Carnitine is an essential cofactor in the transport of long-chain fatty acids into the mitochondrial matrix and plays an important role in energy production via β-oxidation. Vitamin C (VC) has long been considered a requirement for the activities of two enzymes in the carnitine biosynthetic pathway, i.e., 6-N-trimethyllysine dioxygenase and γ-butyrobetaine dioxygenase. Our present study using senescence marker protein-30 (SMP30)/gluconolactonase (GNL) knockout (KO) mice, which cannot synthesize VC in vivo, led to the conclusion that this notion is not true. After weaning at 40 d of age, SMP30/GNL KO mice were fed a diet lacking VC and carnitine, then given water containing 1.5 g/l VC (VC(+) mice) or no VC (VC(-) mice) for 75 d. Subsequently, total VC and carnitine levels were measured in the cerebrum, cerebellum, liver, kidney, soleus muscle, extensor digitorum longus muscle, heart, plasma and serum. The total VC levels in all tissues and plasma from VC(-) SMP30/GNL KO mice were negligible, i.e., <2% of the levels in SMP30/GNL KO VC(+) mice; however, the total carnitine levels of both groups were similar in all tissues and serum. In addition, carnitine was produced by incubated liver homogenates from the VC-depleted SMP30/GNL KO mice irrespective of the presence or absence of 1mM VC. Collectively, these results indicate that VC is not essential for carnitine biosynthesis in vivo.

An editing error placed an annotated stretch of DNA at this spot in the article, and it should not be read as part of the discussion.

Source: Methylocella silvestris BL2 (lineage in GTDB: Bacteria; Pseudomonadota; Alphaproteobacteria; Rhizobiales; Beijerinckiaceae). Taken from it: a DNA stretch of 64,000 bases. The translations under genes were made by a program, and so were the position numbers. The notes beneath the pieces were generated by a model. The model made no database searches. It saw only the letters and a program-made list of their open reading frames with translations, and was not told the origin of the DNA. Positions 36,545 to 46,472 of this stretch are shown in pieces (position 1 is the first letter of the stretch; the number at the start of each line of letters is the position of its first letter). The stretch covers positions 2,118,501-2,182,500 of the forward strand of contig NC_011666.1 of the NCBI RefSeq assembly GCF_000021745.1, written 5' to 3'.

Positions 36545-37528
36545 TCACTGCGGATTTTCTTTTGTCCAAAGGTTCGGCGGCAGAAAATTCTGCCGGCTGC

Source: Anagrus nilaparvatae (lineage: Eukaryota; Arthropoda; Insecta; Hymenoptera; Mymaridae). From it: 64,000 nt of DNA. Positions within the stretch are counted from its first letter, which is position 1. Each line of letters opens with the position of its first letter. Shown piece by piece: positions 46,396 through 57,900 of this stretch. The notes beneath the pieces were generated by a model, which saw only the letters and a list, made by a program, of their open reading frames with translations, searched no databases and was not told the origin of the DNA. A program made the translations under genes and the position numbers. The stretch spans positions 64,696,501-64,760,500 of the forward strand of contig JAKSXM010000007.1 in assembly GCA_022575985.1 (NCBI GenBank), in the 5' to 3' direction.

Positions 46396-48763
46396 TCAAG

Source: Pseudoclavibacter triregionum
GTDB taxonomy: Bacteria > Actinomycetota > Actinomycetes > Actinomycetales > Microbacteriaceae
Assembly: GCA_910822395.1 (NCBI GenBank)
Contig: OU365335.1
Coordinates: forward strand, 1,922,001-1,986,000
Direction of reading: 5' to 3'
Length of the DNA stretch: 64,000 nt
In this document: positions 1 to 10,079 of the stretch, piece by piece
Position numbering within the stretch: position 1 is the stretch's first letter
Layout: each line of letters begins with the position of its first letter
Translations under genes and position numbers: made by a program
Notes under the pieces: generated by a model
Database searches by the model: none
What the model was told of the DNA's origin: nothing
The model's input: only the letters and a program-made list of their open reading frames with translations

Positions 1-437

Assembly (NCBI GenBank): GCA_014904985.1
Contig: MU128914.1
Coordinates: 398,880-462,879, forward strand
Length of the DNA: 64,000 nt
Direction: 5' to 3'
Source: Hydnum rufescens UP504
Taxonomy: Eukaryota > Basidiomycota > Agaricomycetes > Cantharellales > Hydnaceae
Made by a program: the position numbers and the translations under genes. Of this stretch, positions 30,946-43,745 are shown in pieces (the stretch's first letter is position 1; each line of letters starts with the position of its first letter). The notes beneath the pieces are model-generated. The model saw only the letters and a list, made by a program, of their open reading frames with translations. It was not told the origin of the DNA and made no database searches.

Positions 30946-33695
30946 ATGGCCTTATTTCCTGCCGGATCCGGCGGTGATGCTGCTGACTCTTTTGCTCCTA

ASJC Scopus subject areas
- Pharmaceutical Science